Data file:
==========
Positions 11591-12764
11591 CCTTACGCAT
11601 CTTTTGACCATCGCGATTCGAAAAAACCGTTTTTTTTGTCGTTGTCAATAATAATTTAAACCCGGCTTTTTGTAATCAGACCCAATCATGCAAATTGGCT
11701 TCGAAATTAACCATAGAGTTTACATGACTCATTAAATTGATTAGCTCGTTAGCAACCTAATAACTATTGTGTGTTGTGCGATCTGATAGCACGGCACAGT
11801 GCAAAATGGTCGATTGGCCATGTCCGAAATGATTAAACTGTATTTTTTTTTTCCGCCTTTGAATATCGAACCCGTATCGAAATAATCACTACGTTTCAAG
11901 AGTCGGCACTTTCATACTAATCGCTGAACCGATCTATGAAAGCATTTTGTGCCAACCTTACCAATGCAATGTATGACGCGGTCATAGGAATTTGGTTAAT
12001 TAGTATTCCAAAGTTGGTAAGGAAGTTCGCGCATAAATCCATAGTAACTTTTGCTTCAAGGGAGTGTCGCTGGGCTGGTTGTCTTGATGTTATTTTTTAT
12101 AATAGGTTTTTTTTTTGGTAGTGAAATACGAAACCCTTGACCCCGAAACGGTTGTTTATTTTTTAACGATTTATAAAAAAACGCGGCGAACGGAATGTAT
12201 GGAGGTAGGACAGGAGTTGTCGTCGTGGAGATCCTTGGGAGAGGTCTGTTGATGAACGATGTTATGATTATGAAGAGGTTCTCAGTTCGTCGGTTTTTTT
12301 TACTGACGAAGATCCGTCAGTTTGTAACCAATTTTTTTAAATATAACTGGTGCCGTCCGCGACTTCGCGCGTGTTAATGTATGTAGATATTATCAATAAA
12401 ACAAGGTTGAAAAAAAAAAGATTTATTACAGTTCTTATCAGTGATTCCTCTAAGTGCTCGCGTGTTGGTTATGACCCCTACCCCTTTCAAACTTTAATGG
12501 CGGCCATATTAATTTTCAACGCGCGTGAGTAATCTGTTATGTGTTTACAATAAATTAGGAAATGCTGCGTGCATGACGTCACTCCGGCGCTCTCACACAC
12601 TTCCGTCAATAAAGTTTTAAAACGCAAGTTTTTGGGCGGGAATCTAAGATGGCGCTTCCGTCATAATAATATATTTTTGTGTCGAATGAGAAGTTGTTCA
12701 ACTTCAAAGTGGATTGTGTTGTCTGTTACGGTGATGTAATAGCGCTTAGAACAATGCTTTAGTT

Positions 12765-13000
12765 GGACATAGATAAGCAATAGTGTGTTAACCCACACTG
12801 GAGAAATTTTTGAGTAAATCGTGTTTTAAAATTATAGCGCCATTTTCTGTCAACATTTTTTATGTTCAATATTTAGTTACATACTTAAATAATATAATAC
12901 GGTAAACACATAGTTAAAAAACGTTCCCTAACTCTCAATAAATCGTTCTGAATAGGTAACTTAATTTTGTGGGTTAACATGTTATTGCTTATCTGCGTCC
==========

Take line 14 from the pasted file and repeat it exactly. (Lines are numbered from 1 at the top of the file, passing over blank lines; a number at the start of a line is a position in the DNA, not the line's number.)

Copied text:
12701 ACTTCAAAGTGGATTGTGTTGTCTGTTACGGTGATGTAATAGCGCTTAGAACAATGCTTTAGTT